Resuscitation policy should focus on the patient, not the decision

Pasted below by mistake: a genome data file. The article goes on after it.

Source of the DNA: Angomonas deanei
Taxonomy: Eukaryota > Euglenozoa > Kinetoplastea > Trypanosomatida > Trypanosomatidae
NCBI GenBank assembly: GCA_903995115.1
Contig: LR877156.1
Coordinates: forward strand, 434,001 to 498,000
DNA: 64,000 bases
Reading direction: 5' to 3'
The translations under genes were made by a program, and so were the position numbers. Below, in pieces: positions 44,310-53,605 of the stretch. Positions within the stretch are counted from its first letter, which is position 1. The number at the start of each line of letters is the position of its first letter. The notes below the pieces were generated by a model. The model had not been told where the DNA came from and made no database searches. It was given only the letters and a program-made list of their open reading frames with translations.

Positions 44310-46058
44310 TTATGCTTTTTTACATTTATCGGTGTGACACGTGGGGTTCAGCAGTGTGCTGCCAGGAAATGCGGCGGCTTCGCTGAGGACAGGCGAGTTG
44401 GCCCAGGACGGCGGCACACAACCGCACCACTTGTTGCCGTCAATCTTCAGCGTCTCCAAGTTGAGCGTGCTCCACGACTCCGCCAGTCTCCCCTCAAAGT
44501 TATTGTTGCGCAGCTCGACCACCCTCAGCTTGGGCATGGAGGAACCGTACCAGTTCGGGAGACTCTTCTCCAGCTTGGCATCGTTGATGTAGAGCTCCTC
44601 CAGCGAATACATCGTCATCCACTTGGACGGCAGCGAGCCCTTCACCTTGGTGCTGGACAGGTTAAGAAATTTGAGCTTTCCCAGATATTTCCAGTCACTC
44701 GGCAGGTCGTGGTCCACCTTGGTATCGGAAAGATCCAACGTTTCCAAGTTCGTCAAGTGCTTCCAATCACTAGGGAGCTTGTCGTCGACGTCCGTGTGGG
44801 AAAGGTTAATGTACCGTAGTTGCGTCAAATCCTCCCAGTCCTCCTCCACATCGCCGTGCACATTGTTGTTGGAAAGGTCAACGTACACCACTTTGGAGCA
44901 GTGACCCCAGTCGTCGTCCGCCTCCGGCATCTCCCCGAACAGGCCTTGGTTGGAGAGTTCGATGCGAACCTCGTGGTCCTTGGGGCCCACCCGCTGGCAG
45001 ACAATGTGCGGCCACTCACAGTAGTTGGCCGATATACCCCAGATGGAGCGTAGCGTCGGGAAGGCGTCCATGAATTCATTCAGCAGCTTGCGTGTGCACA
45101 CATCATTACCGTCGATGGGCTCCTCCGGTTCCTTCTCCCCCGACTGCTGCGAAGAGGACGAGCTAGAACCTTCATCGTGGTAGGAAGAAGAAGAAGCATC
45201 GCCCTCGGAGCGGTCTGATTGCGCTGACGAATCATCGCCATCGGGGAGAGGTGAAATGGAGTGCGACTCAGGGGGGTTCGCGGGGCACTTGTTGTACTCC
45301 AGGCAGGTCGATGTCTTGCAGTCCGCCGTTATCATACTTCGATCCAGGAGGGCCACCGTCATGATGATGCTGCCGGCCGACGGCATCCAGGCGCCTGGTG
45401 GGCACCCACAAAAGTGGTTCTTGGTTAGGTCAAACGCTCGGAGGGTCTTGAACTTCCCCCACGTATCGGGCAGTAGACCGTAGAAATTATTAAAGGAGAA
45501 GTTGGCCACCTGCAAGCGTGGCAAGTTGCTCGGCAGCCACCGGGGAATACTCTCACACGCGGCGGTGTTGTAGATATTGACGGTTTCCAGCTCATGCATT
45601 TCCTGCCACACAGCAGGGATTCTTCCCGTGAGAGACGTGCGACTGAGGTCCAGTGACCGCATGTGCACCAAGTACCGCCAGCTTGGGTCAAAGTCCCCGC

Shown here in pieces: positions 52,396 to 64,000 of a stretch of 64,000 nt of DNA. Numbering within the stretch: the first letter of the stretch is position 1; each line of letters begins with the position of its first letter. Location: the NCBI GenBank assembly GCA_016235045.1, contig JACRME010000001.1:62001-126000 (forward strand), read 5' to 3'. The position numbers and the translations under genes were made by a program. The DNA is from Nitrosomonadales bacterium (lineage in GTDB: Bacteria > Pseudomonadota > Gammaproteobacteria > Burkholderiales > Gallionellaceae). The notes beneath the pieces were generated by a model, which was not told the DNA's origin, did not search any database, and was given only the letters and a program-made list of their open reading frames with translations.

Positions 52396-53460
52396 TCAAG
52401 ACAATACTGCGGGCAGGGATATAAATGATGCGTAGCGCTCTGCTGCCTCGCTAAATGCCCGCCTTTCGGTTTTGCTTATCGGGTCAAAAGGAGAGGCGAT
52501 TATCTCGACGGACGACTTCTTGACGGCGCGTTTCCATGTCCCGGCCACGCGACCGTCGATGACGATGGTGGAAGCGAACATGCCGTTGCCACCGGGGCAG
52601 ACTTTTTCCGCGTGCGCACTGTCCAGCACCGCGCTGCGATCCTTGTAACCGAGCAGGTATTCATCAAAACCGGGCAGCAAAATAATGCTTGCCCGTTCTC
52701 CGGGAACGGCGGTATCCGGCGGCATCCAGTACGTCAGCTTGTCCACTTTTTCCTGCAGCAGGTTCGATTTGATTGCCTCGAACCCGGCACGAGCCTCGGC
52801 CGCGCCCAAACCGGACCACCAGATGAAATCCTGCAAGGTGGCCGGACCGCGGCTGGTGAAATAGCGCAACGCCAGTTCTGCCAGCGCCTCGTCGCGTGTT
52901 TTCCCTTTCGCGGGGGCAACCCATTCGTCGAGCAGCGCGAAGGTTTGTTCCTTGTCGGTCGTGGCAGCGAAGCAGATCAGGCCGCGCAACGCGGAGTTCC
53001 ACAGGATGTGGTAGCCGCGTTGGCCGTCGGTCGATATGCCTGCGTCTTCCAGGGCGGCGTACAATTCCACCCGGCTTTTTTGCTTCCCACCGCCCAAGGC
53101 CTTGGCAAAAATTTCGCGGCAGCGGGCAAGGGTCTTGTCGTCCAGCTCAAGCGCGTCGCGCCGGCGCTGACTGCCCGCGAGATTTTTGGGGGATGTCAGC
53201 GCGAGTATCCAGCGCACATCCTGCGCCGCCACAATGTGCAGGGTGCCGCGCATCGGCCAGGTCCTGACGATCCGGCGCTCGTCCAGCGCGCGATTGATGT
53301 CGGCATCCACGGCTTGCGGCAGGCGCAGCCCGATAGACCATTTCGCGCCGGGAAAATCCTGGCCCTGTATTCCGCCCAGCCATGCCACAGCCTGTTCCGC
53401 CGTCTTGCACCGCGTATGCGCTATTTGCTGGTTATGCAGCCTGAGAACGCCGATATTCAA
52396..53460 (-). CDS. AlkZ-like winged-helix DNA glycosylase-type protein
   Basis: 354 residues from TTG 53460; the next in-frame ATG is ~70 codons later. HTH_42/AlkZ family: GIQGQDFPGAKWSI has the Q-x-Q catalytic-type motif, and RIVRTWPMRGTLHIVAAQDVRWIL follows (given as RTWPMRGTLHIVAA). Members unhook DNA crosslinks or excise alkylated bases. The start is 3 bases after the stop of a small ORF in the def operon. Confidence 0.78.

BRITISH MEDICAL JOURNAL | Online – 28 February 2017 – Do not attempt cardiopulmonary resuscitation (DNACPR) decisions are made commonly in healthcare, but can be a source of ethical concern and legal challenge. They differ from other healthcare decisions because they are made in anticipation of a future event and concern withholding, rather than giving, a treatment. DNACPR decisions were introduced to protect patients from invasive treatments that had little or no chance of success. However, inconsistencies in decision making, communication, and documentation have led to misunderstandings about what DNACPR means and to delivery of poorer care to some patients. The authors discuss the problems with current practice and outline newer approaches that place the patient, and their family, at the centre of the discussions. They focus on overall treatment plans and supporting clinicians and patients to make shared decisions about emergency treatments. Given the weight of evidence against DNACPR decisions being made in isolation, how much (and what kind of) evidence is needed before a new approach is adopted? Some of the principles underpinning the new approaches to resuscitation decisions are already widely accepted – clinicians need to understand what is important to each individual patient and to advise their patients which outcomes are clinically possible or likely. Others are drawn from the research literature –conversations should be undertaken proactively before a crisis occurs; the option of attempting CPR should be discussed with more people, not just those needing DNACPR decisions or approaching the end of life; resuscitation decisions should be contextualised within overall goals of care. The aim of ensuring that recommendations are documented in such a way that patients receive the right treatments at the right time is one which is universally accepted.